The Symbol of the Korean Empire “Seokjojeon Hall at Deoksugung Palace”
During the late Joseon period, the Korean Empire was caught in the middle of power struggles between nations from around the world.
After the assassination of Empress Myeongseong and the emperor’s escape to the Russian legation, King Gojong changed the name of the kingdom from “Joseon” to the “Korean Empire” and restructured the organization of the royal family to reclaim national sovereignty.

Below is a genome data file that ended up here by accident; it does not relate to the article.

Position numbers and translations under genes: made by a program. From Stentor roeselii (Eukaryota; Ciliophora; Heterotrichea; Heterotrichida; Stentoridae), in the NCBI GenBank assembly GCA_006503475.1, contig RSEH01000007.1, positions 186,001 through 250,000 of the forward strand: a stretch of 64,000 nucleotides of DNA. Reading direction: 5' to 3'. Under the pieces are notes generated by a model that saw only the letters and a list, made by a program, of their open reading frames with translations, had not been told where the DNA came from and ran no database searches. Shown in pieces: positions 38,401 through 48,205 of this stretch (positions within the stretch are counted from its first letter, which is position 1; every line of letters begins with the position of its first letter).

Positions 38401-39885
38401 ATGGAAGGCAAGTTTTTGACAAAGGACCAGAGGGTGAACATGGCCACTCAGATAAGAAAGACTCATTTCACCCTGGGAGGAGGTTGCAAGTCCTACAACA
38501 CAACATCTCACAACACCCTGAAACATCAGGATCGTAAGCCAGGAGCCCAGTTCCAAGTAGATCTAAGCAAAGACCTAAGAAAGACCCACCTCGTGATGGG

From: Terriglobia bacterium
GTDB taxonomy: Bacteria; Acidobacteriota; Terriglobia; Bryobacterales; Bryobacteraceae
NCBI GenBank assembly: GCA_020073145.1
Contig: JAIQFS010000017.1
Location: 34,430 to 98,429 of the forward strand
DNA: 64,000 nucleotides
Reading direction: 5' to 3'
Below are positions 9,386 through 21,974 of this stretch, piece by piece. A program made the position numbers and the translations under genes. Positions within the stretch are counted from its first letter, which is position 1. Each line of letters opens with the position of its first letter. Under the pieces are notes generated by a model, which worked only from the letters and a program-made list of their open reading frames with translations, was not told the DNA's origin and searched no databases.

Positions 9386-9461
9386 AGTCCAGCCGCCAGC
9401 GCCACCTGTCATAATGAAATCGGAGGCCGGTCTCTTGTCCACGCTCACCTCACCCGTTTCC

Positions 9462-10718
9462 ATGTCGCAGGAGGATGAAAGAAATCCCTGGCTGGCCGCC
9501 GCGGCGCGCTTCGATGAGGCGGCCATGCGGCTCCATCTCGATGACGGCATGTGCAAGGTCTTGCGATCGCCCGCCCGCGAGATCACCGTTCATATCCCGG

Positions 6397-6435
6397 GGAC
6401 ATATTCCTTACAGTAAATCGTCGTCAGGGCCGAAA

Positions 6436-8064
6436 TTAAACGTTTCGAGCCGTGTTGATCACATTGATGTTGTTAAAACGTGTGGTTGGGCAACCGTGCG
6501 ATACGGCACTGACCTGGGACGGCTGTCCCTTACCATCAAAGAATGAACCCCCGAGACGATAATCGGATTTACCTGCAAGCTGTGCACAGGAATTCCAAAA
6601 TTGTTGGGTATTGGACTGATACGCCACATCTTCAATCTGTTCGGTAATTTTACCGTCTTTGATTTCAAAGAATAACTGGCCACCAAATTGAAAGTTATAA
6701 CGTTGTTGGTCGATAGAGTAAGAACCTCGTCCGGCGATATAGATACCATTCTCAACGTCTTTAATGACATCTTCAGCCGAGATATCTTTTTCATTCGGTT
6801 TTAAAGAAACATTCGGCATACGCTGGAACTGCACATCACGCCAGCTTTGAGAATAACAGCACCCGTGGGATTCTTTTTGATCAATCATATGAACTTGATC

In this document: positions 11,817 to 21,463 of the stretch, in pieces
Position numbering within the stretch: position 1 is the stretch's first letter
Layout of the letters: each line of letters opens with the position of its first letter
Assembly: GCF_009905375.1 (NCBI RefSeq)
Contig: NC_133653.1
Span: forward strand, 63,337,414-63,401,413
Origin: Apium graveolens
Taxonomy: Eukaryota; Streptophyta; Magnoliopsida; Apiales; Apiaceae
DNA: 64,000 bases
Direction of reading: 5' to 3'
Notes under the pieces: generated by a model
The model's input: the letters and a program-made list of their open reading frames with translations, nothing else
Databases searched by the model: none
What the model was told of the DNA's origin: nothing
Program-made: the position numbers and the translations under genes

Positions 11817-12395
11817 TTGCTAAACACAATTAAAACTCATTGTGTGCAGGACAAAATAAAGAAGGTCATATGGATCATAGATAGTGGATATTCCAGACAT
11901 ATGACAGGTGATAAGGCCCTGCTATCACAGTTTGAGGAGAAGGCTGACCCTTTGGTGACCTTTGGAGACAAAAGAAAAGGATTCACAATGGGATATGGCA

The long-term construction and completion of Seokjojeon Hall was made possible because of Emperor Gojong’s strong belief that the hall was a symbol of the Korean empire itself and the authority of the royal family.
As such, Seokjojeon Hall reflects Emperor Gojong’s hope for the continued sovereignty of the nation, and, after the Japanese colonial era, continued to stand as a landmark of the late Joseon/early Korean Empire period. Today, the hall is open to the public as the Korean Empire Museum of History.
The museum continues to give visitors a glimpse into the heart and mind of Emperor Gojong as he fought for solitarily in a time of turbulence.